About Adam Young

Once upon a time I was an Army Officer, but that was long ago. Now I work as a Software Engineer. I climb rocks, play saxophone, and spend way too much time in front of a computer.

Creating a Self Trust In Keystone

Lets say you are an administrator of an OpenStack cloud. This means you are pretty much all powerful in the deployment. Now, you need to perform some operation, but you don’t want to give it full admin privileges? Why? well, do you work as root on your Linux box? I hope note. Here’s how to set up a self trust for a reduced set of roles on your token.
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Imagining Go With Alternate Boards

The Game of Go is still pretty much the ultimate strategy game.  No other game distills strategy to its essence, in such simplicity, and thus lets the complexity emerge. 

The board is simplicity itself: a 19 X 19 Grid:

Standard Go board

One aspect of Go is that you start from the corners, build a semi-secure formation, and then grow out from there.

For example, here is a recent game of mine in the early stages:

Both my opponent and I have staked out positions in the corners.

What if the board was a little different?

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Converting a RHEL Workstation to a Server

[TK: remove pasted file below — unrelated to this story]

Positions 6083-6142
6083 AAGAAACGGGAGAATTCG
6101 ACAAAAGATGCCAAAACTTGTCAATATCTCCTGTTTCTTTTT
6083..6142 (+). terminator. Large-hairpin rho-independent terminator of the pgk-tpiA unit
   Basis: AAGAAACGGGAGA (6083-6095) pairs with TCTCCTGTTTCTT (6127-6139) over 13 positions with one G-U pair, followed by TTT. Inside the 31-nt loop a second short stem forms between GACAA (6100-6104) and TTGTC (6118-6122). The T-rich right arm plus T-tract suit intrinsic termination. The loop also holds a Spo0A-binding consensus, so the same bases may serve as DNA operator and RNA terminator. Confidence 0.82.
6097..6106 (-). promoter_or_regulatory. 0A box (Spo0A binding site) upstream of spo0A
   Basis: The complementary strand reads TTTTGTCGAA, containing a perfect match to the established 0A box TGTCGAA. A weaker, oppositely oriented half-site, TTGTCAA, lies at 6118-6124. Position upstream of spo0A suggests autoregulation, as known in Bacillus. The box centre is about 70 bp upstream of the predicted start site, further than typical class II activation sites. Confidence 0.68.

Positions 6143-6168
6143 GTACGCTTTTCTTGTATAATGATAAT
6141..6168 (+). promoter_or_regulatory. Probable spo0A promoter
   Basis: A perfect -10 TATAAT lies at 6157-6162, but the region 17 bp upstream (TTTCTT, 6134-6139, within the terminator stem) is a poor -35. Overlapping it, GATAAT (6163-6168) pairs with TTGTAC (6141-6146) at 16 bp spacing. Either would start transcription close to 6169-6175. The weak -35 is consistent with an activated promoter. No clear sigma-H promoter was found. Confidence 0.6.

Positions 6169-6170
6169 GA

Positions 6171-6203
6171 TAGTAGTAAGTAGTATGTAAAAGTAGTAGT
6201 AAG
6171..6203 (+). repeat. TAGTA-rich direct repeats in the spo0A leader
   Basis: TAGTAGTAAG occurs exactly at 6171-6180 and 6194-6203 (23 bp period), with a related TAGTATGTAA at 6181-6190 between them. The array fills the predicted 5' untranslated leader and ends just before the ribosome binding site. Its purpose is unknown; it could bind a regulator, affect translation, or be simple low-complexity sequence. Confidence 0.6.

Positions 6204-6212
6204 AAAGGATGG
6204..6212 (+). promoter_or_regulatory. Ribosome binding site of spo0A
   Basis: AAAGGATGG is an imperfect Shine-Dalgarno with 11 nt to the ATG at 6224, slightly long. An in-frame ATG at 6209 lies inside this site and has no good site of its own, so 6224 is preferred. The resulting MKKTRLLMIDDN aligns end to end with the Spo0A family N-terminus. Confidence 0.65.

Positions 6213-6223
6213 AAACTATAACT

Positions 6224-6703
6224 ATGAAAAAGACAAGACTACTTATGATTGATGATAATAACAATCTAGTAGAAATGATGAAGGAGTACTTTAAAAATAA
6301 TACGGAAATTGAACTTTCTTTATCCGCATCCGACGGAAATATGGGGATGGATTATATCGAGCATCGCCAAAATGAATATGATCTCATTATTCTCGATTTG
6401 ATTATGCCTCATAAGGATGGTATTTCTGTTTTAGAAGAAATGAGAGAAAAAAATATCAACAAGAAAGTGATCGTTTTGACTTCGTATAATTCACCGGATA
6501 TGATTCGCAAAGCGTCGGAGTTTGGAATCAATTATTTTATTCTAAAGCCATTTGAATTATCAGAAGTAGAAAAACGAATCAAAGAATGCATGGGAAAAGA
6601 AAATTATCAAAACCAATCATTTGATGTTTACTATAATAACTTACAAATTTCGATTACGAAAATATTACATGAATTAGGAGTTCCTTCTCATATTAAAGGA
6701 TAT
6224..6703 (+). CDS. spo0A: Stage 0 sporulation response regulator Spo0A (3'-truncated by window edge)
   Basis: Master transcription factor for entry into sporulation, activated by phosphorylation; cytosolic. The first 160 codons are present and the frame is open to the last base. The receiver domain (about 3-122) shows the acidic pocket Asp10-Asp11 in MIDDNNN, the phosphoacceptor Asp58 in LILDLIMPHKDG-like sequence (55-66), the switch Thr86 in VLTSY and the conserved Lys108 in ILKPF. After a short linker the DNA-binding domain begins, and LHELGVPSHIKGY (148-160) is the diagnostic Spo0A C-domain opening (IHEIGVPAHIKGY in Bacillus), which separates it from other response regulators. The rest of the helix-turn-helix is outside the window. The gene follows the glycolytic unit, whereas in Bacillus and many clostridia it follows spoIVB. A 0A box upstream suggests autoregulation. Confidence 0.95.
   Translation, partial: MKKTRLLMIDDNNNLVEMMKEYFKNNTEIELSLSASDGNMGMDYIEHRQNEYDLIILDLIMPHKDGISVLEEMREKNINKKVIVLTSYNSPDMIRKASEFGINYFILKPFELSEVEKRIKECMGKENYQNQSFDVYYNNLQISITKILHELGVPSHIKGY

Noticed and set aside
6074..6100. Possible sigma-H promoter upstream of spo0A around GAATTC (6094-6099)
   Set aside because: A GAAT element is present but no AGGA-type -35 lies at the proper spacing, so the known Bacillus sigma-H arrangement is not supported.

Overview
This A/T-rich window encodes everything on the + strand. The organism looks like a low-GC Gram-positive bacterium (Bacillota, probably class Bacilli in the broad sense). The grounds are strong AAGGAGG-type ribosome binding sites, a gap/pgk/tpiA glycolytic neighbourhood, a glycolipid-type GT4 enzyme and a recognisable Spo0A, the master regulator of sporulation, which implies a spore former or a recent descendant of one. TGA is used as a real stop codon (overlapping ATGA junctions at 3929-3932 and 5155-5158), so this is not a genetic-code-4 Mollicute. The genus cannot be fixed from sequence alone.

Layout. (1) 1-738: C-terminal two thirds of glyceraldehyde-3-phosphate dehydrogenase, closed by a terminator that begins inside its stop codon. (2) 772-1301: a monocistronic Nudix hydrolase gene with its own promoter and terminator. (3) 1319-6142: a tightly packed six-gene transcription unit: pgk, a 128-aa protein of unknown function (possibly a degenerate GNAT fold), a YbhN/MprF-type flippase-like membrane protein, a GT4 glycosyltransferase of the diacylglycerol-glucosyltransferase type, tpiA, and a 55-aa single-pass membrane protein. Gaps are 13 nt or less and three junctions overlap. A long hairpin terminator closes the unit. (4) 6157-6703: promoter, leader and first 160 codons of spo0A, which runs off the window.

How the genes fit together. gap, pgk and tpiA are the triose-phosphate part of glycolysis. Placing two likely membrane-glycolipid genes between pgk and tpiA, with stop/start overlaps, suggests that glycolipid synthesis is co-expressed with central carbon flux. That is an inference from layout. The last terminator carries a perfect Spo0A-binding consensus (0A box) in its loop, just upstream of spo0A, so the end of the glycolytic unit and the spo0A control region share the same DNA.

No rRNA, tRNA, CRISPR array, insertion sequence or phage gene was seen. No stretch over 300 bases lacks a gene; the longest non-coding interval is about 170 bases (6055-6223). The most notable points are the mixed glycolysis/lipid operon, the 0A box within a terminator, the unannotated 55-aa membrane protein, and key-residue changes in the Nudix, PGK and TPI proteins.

My laptop is my Demo machine.  I need to be able to run the Red Hat cloud Suite of software on it.  I want to install this software the same way a customer would.  However, much of this software is server side software, and my machine was registered as a workstation. This means the Red Hat Content network won’t show me the server yum repositories.  Here is how I converted my machine to be a server.

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Networking Acronyms

My new role has me paying attention to the Network side of cloud a lot more than I had to in the past. One thing I’ve noticed about Networking is that it has a lot of acronyms, and people that work in it tend to throw them out in context and move on. This is my collection of recent acronyms and their meanings.

I will continue to update this one as I come across additional relevant terms and acronyms.
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Using an Ansible Tower Inventory from Command Line Ansible

In an earlier post, I wrote about using the OpenStack Ansible inventory helper when calling and Ansible command line tools. However, When developing an playbook, often there is more information pulled from the inventory than just the set of hosts. Often, the inventory also collects variables that are used in common across multiple playbooks. For this reason, and many more, I want to be able to call an Ansible playbook or Ad-Hoc command from the command line, but use the inventory as defined by an Ansible Tower instance. It turns out this is fairly simple to do, using the REST API.

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